Volume 2 of this guidebook introduces a wide range of colleges across the United States that have taken steps, sometimes incremental, sometimes bold, toward reorganizing themselves as educational and training institutions that are market-responsive. In our fieldwork, we visited with staff at more than 30 colleges in 10 diverse labor markets. (See Appendix A for a listing of the specific colleges and their labor markets.) Through these case studies, as well as through a review of the literature and consultation with experts, we discovered how colleges approach their workforce and economic development missions, how they design effective programs, and the creative ways that they overcome obstacles. This guide presents the cumulative experience of these colleges as well as the strategies that their presidents, boards, and other top officials have used to pilot their transformation. Volume 2 describes the practical steps they have taken on their journey toward becoming ever more responsive to their labor markets, and perhaps more importantly, anticipatory of future needs, regardless of the economic environment that they face. This guidebook provides community college leaders with the encouragement, information, and resources with which to take action now. Volume 3 provides a self-assessment tool to help colleges reflect on internal structures, policies and practices that inhibit and promote responsiveness.

A Closer Look at Labor Market Responsiveness
By now, most community college leaders have a general sense of what is meant by the term “labor market responsiveness.” They recognize the role that colleges can play in workforce preparation, workforce development, and economic development. Community colleges are increasingly key players in developing technology parks, hosting small business incubators, offering entrepreneurship development, partnering in business recruitment, and conducting applied research to name a few. The preponderance of activity at community colleges, however, remains centered on education and training. Therefore this guide carefully examines the important contribution that labor market responsiveness makes to economic development through a better prepared workforce. Using this lens, we sought to establish a definition of “labor market responsiveness” that focuses attention on workforce development.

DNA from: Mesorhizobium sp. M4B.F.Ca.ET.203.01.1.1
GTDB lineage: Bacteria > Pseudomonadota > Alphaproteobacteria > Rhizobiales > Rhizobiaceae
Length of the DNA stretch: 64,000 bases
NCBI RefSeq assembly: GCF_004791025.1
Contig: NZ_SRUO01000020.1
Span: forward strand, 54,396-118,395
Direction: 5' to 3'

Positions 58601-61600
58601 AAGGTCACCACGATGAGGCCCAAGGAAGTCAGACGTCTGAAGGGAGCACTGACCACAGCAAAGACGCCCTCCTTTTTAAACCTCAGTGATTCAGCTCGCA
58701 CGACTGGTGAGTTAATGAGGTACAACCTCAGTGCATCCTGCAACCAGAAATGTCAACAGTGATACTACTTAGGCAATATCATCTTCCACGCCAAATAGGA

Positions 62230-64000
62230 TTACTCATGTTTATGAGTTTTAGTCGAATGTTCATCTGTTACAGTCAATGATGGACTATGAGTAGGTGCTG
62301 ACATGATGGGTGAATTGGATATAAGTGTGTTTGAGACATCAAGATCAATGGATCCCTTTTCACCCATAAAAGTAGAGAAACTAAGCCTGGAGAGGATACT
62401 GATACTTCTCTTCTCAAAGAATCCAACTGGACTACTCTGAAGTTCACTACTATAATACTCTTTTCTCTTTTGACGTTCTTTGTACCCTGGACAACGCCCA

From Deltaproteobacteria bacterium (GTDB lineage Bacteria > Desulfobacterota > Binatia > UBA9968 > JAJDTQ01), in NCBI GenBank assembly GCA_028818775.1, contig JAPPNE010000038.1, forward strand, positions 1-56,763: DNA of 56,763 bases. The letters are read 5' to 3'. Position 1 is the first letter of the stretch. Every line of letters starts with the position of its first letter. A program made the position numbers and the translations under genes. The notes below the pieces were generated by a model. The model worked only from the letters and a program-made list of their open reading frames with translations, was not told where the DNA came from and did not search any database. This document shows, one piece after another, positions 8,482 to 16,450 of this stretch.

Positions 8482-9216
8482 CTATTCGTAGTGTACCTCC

Drawing on the written literature as well as the hundreds of conversations and interviews we conducted, we propose the following definition:
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A labor-market-responsive community college delivers programs and services that align with and seek to anticipate the changing dynamics of the labor market it serves.  These programs and services address the educational and workforce development needs of both employers and students as part of the college's overall contribution to the social and economic vitality of its community.

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This definition highlights several important facets of market responsiveness:

  • First, it distinguishes programs, such as courses or certificate programs, from services, such as small business development, industry recruitment, and corporate consulting, while identifying both as equally important. Although analyses of labor market responsiveness often emphasize noncredit programs, it is important to note that this definition does not distinguish between credit and noncredit programs, because both are important components of a comprehensive strategy.

  • Second, this definition draws attention to the importance of aligning these programs and services with local conditions and recognizes the fact that local conditions are constantly changing. In other words, one size does not fit all, and what worked yesterday may not work tomorrow.

  • Third, this definition indicates that to be responsive means to be anticipatory. Even the most nimble community colleges, which can develop new courses of study in a matter of months, must constantly look ahead to ensure that new programs are in place by the time that business and industry need them.